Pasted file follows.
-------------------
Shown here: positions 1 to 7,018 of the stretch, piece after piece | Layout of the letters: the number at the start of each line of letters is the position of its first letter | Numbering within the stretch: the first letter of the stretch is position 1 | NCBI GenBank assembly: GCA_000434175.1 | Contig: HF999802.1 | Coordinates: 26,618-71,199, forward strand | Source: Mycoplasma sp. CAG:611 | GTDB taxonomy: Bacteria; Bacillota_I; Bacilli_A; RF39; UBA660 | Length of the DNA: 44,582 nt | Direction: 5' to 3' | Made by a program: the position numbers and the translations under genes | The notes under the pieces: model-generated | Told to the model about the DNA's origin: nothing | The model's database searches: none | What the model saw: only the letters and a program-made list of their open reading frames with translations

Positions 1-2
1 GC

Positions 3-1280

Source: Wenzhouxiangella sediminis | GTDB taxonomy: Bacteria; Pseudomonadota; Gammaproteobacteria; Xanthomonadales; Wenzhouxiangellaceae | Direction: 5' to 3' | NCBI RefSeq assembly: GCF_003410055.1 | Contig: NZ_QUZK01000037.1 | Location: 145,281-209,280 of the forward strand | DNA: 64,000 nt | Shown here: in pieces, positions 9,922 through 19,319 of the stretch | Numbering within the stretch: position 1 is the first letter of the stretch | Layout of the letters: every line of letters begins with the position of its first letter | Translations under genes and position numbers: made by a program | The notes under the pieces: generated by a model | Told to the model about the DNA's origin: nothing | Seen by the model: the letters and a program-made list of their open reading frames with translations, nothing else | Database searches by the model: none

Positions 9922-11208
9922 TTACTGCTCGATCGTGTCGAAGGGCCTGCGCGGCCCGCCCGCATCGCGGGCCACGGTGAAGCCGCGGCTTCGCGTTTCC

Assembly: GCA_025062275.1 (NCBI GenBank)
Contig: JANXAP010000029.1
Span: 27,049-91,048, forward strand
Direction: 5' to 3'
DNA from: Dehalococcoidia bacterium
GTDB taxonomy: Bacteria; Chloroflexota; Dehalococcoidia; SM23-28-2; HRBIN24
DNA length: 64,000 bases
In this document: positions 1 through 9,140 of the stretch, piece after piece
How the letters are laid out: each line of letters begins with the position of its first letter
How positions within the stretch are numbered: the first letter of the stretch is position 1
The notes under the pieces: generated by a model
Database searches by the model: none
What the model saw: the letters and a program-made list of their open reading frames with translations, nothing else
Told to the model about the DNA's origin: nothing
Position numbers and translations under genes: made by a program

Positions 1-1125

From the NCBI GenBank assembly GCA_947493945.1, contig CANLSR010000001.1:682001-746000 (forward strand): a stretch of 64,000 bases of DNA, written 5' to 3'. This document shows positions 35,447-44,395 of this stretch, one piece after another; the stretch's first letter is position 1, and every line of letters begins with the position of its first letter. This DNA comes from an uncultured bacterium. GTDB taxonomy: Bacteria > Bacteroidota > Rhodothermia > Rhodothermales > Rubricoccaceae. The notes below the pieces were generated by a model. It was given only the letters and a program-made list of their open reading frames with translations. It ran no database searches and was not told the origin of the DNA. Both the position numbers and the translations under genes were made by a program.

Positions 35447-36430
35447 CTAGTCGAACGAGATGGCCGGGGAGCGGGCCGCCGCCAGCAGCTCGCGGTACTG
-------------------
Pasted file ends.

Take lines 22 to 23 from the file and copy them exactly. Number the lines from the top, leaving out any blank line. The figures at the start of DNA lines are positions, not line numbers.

Position numbers and translations under genes: made by a program

Positions 1-1125